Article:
Gordon said the Department of Foreign Affairs should have led the response to the standoff “and must never compromise the President of the Philippines by allowing him to make comments on such issues.”

Gordon also said the government sent the wrong signal to Malaysia “when it portrayed the Filipinos pursuing the claim on Sabah as common criminals.”

“The Malaysians were allowed to think by our own authorities that Filipinos are expendable. The issue should have been more carefully handled by our foreign affairs officials, but clearly foreign policy and crisis management have not been the strong suit of this administration,” Gordon said.

Former Sen Ernesto Maceda also told Rappler that Aquino must take decisive action on the issue.

“It’s a hesitating stand, lackluster stand because from all the past presidents, nobody really pursued the matter seriously and even President Aquino has not taken a definite stand on claiming Sabah as a stand on our territory.”

“The Aquino administration must make a definite statement supporting the claim of the Sultan of Sulu to the territory. It hasn’t made a definite statement on the matter.”

San Juan Rep JV Ejercito said he would reserve judgment as the situation is still ongoing but said all sides must prevent the escalation of conflict.

“We appeal to our Muslim brothers to be calm and sober. Both the Sultanate of Sulu and the Malaysian government should sit down and talk and come up with terms acceptable to both. We have full trust in what the government is [doing] in this issue.”

‘Lawmakers also responsible’ 

Moving forward, Honasan said the government must avoid further deteriorating the situation, stressing that the issue is far from over.

The senator said government must come up with a “clear peace and foreign policy,” communicate better with Kiram and the Moro National Liberation Front, and reactivate the Joint Executive-Legislative Committee on Sabah that first met during the Ramos administration.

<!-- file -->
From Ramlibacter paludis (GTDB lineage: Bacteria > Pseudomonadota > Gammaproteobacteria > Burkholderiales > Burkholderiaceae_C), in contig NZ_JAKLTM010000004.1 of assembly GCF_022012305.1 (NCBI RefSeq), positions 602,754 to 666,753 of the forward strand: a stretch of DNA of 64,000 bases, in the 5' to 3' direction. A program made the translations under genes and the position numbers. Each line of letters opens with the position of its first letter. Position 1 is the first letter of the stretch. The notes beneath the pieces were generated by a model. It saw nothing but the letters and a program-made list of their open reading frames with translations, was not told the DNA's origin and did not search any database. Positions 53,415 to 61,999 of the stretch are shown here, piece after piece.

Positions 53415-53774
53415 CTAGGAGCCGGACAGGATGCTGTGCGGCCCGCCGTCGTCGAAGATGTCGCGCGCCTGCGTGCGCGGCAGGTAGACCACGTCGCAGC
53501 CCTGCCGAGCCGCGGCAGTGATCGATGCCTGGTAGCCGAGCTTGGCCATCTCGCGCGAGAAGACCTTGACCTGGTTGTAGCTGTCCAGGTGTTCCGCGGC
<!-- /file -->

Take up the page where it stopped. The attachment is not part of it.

Honasan admitted that leaders past and present are responsible for the issue.

“From where I sit from the last 15 years, I cannot recall any initiative on our part to address this. Occasionally, we hear about it and I don’t think it was given enough emphasis and I think we should accept responsibility for that.”

“It was not placed in our order of national priority. Medyo napabayaan (We neglected it), but considering the potential impact on the peace process, I think there are important lessons to be learned,” Honasan added.

As an aspiring legislator, Zubiri said lawmakers must file a resolution to study the issue.

“We have to look at all the documentary evidence of the Sultan of Sulu. It will start there. If the documentary evidence weighs heavily on our favor, then the national government should decide whether to support the claim or out of friendship with Malaysia, abandon the claim.”

“It’s something that has to be decided upon with finality, put a closure to this particular chapter of disputes. It’s about time to find the appropriate response once and for all,” Zubiri added. – Rappler.com